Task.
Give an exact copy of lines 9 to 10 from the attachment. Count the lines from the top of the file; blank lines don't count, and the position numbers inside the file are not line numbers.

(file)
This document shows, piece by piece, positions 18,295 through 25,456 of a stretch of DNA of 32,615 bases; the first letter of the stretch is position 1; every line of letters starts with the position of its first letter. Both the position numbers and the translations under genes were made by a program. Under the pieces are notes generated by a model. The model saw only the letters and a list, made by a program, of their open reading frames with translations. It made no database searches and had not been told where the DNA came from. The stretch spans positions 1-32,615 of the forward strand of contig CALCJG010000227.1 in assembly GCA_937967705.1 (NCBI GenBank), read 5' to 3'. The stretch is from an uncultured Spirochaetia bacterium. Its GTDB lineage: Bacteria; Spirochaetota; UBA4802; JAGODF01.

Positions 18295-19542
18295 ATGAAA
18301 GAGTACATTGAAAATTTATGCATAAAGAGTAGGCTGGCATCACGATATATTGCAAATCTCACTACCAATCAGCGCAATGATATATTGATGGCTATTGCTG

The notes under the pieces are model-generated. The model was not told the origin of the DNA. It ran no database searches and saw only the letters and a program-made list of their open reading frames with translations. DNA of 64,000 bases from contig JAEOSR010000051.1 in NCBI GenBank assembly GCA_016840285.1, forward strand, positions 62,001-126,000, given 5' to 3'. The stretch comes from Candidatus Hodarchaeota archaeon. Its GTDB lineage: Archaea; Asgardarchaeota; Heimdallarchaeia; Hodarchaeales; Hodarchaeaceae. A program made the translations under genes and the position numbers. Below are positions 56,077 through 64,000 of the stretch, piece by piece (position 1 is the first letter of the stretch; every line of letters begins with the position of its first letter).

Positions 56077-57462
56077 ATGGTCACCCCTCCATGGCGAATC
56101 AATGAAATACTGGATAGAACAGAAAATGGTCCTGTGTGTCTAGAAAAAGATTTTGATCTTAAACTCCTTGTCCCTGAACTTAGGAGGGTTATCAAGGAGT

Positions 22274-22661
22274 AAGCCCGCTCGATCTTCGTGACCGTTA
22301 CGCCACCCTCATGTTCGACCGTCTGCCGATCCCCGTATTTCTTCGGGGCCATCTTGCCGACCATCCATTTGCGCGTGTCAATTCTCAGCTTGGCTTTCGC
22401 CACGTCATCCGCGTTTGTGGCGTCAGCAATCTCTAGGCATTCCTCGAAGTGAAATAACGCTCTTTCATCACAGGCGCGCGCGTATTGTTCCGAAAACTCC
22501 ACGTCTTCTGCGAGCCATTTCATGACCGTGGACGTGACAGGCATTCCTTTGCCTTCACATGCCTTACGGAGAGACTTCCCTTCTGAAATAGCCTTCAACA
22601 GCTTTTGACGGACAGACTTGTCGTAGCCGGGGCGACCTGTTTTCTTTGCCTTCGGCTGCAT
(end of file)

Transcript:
Positions 22274-22661
22274 AAGCCCGCTCGATCTTCGTGACCGTTA